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Local context

  1. Canadian Immigration Law, particularly the skilled worker category, is formulated in terms of human capital. The foreigner is evaluated on a point system to determine their adaptability and social worthiness in Canadian society.

  2. Nickel Arts Museum holds a significant numismatic collection, especially strong in Roman imperial coinage. At the same time instruments of propaganda, imperial identity cards and tools for the homogenization of conquered provinces, the links between coinage, power, sovereignty, warfare and symbolic authority are complex. Multiple contradictory systems of valuation come into play when considering these coins.

  3. Art auction taking place in the adjacent area of the Museum, consisting mostly of Canadian regional artists. During the auction, the value of Canadian-ism fluctuates as different bids are made. An exhibition entitled “Beyond the Beauty” is partially de-installed by the artists, leaving some works and fragments of didactic text on the walls, referring to notions of beauty and the Canadian landscape: the link between vision and nationhood.

  4. MS:2 Mountain Standard Time Performance Festival. As part of a larger performance festival, this social performance develops through a week of workshops with local participants to conduct a location-specific examination of "naturalization".

Local populations:

  1. Non-participants: refuse to give up their ID at the main entrance of the venue, and participate only in the auction. Agents do not grant non-participants access to performance area.

  2. Participants: are visibly marked by the valuation cards they carry around their necks, which they obtain at the front door of the museum in exchange for their ID’s. These cards grant participants access to performance area, and also contain specific directions for participation.

  3. Agents : recruited from workshops held at the University of Calgary and the Canadian Catholic Immigration Society. Workshop participants brought their life experience and understanding of citizenship to the performance: they helped define the questions, procedures and roles involved in supervising and controlling the entire venue. Agents and workshop participants are both Canadians and immigrants applying for citizenship or refugee status.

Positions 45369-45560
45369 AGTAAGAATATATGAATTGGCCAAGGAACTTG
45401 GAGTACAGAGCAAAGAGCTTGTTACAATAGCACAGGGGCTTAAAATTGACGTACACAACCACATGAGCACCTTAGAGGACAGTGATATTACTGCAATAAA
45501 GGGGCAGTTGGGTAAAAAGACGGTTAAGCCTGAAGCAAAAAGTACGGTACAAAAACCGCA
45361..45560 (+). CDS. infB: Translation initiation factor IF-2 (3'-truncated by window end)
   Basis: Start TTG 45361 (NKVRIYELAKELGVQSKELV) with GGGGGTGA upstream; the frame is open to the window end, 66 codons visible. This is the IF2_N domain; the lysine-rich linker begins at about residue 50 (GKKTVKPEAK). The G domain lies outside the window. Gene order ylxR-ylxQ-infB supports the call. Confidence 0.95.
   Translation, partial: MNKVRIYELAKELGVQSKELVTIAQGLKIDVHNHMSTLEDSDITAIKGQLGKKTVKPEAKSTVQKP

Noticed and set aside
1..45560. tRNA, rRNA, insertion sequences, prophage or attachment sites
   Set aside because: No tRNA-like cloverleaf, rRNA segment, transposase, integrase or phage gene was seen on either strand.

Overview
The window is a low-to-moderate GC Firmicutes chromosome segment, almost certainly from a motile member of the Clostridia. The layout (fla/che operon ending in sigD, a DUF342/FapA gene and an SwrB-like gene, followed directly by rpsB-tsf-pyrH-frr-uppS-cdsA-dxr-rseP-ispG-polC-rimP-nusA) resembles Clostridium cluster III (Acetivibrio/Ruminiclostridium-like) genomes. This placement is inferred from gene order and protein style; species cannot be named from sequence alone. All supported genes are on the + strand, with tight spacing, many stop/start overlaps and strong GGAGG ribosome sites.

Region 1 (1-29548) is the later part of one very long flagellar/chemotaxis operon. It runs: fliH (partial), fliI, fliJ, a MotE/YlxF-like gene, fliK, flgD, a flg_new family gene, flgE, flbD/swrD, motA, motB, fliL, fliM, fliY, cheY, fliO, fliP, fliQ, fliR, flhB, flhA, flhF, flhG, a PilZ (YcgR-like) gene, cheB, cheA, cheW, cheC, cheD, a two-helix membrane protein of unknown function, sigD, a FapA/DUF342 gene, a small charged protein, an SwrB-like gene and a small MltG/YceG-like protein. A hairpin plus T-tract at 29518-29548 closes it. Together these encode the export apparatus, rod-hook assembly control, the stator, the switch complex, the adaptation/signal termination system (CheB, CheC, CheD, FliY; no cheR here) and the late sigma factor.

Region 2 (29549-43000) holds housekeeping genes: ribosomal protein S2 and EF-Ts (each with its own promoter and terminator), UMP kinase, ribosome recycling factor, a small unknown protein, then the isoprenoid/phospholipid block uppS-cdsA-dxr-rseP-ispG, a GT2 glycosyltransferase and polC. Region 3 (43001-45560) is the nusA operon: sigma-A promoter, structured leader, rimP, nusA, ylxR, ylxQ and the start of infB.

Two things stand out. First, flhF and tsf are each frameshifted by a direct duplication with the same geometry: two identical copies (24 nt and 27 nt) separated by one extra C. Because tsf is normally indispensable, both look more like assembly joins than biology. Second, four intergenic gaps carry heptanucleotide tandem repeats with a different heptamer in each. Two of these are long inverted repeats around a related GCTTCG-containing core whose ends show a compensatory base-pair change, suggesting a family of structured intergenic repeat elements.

Description/Phases of the Event:

  1. At the main entrance, an agent greets and requests ID’s in exchange for a valuation card. Based on the ID, numbers are assigned designating an origin and a destination position on a grid.

  2. Past the auction and into the space of the procedure proper, agents check for valuation cards, give directions.

  3. Participants navigate the grid according to strict rules. In each position, they answer questions and give themselves points. Floor agents are overly “helpful”: cards are repeatedly checked, and may be voided for technical errors, returning the participant to the origin position and confiscating all points.

  4. Periodically, a disbursing agent converts points into coins: participants are paid for their progress. Periodically, participants are asked to count their own coinage, or have points in the negative: they risk having to pay the agents.

  5. Participants must raise their hand to attract the attention of an agent; they may not leave the grid without agent authorization.

  6. Points and moneys are tallied at the accounting table; disputes are settled.

  7. Participants cue at the evaluation table where they are told they do not have enough points to re-acquire their identification. A negotiation ensues. Extra points may be acquired by demonstrating special skills or valuable contributions one could bring to society, which will be evaluated on a sliding or elastic scale. Participants negotiate individually, offering such demonstrations as recipes, language skills, lesson plans, poetry, dramatic monologues, legal expertise, musical performances.

  8. A “ PENDING” tag is stamped and tied to the index finger of the participant, who is instructed to wait for further notification of status. Participants are not free to leave the space, unless they forfeit their ID’s.

  9. After 1 hour 15 min, all agents leave the space. Lights dim. Participants continue to await instructions, they have been abandoned by the system. After 10-15 minutes, the first participants venture outside of the authorized area in search of answers.

  10. All agents are at the front door of the building, returning ID’s. It takes the last participants over 30 minutes to leave the grid without authorization.


Thanks to everyone at the Calgary Catholic Immigration Society, especially Fariborz Birjandian, Barbara Wiebe, Esperanza Montalvo, Gile Mehanzel (our agent) and Viktor Safronov, for their expertise and invaluable creativity during workshops. Thanks to Paul Woodrow’s entire class from the University of Calgary for their workshop participation, and especially to our agents: Chad, Justin, Scott and John. Performance artist Jonathan, our accountant agent, has our gratitude, as does anyone who can supply us with last names for proper acknowledgement. Other agents included John Frosst, Kay Burns, John Burchie and Anita Ponton, whose collaboration and contributions were invaluable. John Hails, thanks for working on the multi-media aspect of the exhibit. Inspiration, insight, project support and more, generously provided by Calvin Burns.

This project made possible by MS:2 Mountain Standard Time Festival of Performance Art.